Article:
Ask the Cognitive Scientist: How Can Educators Teach Critical Thinking?

By Daniel Willingham, American Educator Last updated 2024/05/27


In this column for American Educator, cognitive scientist Daniel Willingham defines critical thinking and provides strategies for fostering thinking in the everyday classroom. Willingham defines critical thinking in three ways stating it must be: novel, self-directed and effective and that it is the third attribute that makes it difficult as what constitutes effective thinking varies from domain to domain. He explains how explicitly teaching critical thinking skills only sometimes transfers across domains however, extensive stores of knowledge within the domain can lead to critical thinking as it enhances the ability to deploy critical thinking strategies as needed. He provides 4 key strategies for teaching students to think critically, including identifying what is required in each domain, what domain knowledge is critical to understand, identifying the best sequence to learn the new skills, and identify which skills should be revisited in subsequent years.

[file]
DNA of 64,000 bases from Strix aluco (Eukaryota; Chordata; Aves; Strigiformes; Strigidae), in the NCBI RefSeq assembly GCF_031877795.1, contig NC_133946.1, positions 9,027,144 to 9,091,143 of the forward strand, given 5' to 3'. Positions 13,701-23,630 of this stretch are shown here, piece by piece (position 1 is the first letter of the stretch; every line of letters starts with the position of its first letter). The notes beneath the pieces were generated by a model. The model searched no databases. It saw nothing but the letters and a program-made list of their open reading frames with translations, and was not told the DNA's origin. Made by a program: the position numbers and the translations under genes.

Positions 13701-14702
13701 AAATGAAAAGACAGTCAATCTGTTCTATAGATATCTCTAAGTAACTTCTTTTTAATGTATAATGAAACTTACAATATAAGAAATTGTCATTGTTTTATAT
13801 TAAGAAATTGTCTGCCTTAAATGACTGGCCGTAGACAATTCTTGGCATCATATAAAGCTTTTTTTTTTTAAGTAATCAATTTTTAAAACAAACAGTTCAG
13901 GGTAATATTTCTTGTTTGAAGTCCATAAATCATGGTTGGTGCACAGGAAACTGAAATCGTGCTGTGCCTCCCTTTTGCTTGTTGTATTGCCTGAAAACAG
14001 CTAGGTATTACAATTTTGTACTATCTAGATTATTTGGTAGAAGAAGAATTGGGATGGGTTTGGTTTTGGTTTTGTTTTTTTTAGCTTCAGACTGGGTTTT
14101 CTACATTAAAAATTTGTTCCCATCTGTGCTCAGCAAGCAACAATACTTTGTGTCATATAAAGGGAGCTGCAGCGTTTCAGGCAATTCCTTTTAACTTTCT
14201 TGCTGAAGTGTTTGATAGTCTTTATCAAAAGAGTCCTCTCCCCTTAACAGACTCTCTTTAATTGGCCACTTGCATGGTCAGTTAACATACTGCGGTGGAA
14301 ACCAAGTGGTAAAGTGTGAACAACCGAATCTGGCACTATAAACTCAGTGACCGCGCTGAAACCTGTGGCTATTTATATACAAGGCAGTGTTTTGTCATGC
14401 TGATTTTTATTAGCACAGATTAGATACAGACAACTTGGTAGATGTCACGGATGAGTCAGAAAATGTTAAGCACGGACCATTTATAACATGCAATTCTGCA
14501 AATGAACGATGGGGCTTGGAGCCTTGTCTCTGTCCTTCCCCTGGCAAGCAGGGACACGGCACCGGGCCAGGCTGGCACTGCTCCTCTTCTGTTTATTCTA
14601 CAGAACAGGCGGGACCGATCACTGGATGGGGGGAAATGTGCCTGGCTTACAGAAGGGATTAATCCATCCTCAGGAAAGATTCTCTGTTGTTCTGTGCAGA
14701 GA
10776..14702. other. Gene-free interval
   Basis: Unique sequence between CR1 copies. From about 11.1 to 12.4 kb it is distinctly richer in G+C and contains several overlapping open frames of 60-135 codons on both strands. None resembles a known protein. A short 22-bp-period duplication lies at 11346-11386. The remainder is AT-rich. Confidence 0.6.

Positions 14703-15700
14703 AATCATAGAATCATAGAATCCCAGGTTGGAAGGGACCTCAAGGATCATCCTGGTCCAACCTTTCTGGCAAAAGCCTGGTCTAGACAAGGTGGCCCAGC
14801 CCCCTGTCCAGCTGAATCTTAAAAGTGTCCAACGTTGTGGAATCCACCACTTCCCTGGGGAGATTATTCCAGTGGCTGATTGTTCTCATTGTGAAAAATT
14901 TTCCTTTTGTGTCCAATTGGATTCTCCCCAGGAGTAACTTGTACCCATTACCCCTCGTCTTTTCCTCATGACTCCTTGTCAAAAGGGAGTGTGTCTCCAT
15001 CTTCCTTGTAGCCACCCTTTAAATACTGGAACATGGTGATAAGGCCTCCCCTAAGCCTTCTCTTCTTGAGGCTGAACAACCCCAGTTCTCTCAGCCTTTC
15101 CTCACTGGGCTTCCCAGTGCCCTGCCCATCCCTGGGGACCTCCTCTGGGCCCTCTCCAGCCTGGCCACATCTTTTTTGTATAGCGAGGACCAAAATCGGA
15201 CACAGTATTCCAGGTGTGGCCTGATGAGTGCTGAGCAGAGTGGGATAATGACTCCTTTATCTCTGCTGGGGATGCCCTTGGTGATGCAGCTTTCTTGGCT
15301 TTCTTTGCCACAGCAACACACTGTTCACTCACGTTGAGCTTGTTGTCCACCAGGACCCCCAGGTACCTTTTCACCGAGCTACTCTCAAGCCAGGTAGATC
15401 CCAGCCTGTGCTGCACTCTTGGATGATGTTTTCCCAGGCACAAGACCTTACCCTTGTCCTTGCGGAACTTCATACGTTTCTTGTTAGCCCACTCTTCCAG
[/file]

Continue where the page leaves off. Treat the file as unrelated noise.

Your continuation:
Curriculum Connection

A1. Transferable Skills
Critical thinking is essential in all areas of the curriculum and this article broadly supports the successful implementation of developing critical thinking skills across the curricula. 
Grade(s): K 1 2 3 4 5 6 7 8 9
Topic(s): Comprehension

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